Self-Love 101: How My Craigslist Couch Taught Me To Love Myself More

Daniel Landers
I'm a tri-coastal songwriter, but I spend most of my time in New York City. When I'm not performing, writing, or working in the studio, I'm playing the stock market and being fascinated by humans and their interaction — so I can write about it for 20Something. Oh, I can talk to animals.

Today is my one year mark of living in New York City. There are so many amazing things the city has to offer that we’re all well aware of — culture oozing out of every crevice in the sidewalk, vibrance refracting off of every facet of the edifices, life radiating from every sad, happy, confused and crazy face.

However, there is one thing people take for granted being here, and that is Craigslist.

Growing up in Florida, Craigslist was where people dumped their garbage, or recovered from being dumped themselves (shout out to the “personals” section and that one Florida man that swears he met his bride at the gas station on Bee Ridge Road, even though he doesn’t know her middle name or where she’s from). I’ve always been quite resourceful, so, when I moved to New York as a savvy (read: cheap) millennial, confident in my dumpster diving abilities, I didn’t know what a gold mine NYC craigslist would be for me. But, boy, did I get lucky with my purchases.

With a little bit of elbow grease, a chic dining table that expands to seat 12, a vintage red velvet arm chair from a $7 million Park Avenue penthouse, and a refinished Victorian coffee table all purchased on (a little more than) a dime made my experience a craigslist success story that would resonate with hipsters, neighbors, and friends for blocks (or so I like to imagine).

But then, after another rendezvous on my (actually beautiful) pleather Walmart futon (seriously), one of the legs snapped and I needed to replace it. Being the craigslist poster child, there was no question where I would begin my search. Within an hour I found the couch for me. In my mind, it was a beautiful, red velvet eclectic piece, formerly a prop on a famous Chilean TV Show. I was sure it needed some work, but come on! I was the king of craigslist! Surely the C-List Gods wouldn’t give me a project I couldn’t handle. After negotiating due to unforeseen (but predictable) tears in the fabric, a cracked leg, some/many questionable stains, and the fact that it would have been more comfortable to sit on a row of plungers (you decide which direction), I got the couch for basically the cost of moving it.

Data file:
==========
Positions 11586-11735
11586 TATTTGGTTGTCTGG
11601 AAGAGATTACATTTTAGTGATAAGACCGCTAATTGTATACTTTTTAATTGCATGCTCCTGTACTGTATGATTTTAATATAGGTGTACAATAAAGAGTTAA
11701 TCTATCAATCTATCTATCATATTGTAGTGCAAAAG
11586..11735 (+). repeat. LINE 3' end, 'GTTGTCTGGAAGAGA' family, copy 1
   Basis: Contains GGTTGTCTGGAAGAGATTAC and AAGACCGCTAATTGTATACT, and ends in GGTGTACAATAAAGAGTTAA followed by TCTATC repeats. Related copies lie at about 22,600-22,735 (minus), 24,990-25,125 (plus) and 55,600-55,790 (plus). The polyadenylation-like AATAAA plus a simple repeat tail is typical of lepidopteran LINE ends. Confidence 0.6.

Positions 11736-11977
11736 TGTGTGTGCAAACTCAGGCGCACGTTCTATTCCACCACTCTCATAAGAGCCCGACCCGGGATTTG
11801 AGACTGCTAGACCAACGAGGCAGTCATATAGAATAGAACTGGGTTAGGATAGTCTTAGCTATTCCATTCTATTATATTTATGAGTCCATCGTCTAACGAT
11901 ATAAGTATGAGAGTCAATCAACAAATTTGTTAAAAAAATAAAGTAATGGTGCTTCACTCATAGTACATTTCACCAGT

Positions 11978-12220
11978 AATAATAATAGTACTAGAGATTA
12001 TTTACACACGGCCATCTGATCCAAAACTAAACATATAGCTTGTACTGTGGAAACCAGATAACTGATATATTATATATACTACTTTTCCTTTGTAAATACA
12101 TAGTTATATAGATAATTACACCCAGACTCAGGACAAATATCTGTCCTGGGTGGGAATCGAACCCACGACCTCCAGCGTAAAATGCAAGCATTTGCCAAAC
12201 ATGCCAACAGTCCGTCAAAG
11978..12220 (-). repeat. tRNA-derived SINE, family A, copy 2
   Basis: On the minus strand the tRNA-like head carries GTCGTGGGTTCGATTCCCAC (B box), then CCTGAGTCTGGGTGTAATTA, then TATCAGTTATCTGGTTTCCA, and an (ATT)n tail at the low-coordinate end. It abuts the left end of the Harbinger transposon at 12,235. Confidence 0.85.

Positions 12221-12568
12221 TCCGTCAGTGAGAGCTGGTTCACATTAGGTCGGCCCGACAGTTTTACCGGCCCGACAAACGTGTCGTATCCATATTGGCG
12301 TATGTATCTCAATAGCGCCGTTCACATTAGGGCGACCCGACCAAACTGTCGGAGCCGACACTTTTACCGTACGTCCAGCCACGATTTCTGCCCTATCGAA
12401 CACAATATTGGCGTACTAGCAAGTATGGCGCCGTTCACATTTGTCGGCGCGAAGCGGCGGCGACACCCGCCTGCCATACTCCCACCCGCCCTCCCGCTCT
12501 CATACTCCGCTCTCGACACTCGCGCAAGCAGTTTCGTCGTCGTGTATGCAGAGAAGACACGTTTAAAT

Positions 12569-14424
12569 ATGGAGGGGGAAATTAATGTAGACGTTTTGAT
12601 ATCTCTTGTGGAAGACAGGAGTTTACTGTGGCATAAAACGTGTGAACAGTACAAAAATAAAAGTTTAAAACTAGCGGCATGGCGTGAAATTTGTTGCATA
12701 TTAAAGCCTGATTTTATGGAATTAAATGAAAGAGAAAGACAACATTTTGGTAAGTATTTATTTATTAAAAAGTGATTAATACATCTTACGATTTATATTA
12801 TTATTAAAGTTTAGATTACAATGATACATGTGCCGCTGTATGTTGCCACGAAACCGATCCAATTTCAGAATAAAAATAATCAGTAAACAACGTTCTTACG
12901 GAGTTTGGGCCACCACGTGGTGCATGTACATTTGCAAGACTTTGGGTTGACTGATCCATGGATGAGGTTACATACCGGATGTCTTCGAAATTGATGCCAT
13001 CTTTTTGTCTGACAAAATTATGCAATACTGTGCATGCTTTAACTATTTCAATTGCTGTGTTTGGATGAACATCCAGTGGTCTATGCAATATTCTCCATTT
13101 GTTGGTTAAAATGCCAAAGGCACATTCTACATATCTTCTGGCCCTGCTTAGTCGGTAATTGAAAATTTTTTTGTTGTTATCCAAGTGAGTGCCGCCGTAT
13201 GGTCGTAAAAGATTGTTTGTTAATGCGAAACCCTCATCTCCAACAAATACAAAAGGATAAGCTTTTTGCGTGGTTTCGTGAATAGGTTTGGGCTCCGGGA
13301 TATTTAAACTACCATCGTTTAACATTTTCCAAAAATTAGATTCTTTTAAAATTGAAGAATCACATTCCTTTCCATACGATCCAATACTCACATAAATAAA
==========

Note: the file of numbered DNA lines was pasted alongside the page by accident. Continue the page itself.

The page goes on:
It looked good in my apartment.

Well, the idea was good. However, it needed to be reupholstered, the wood needed to be refinished and repainted and the leg needed to be reinforced. It became clear I should have reevaluated my decision all together. I ended up giving it away for free because I couldn’t imagine getting it down the stairs (again) of my fourth floor walk-up, and I had zero bites when re-listing it.

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Before purchasing the couch on which my grateful ass is now perched (shootout to Bob’s Discount Furniture Warehouse), I had a realization. I knew that after my mistake-sofa was hauled away by two hooded men from Queens, I could go back to Craigslist, and with some work, find another great deal…maybe. But I had an epiphany.

I was always finding fixer-uppers in my life.

As a kid, every injured bird landed at my feet. As a college student, every damaged drinker came to me. Whether it was relationships, friendships, or furniture, I had a tendency of playing psychotherapist, AA sponsor, or in this case, amateur renovator.

When it comes to fixer uppers, you have to ask yourself, is this healthy? Is this worth my time and effort? Will I be able to sit on it at the end of a long day and feel good about myself (the couch).

In the dating world, I did my share of fixer-uppering. I had my most ambitious project in college; I thought I could teach someone to love, to stop drinking, to see how much beauty there is in the world. But, I didn’t even know who I was then….my happiness was contingent upon making someone else laugh or love — someone who was broken, who didn’t want to and who couldn’t. A fixer upper who, even with a perfect exterior, would always be hurtful and wrong for me. I have literally and figuratively graduated from the naive, and insecure person I was then.

And I’ve realized: You can’t fix someone if you’re still broken.

I’m thankful that I’m able to help people, fix furniture, and put my own loving, unique mark on what I put my heart into. But if you don’t make yourself your first and most important project, your fixer-uppers will become The Island of Misfit Toys.

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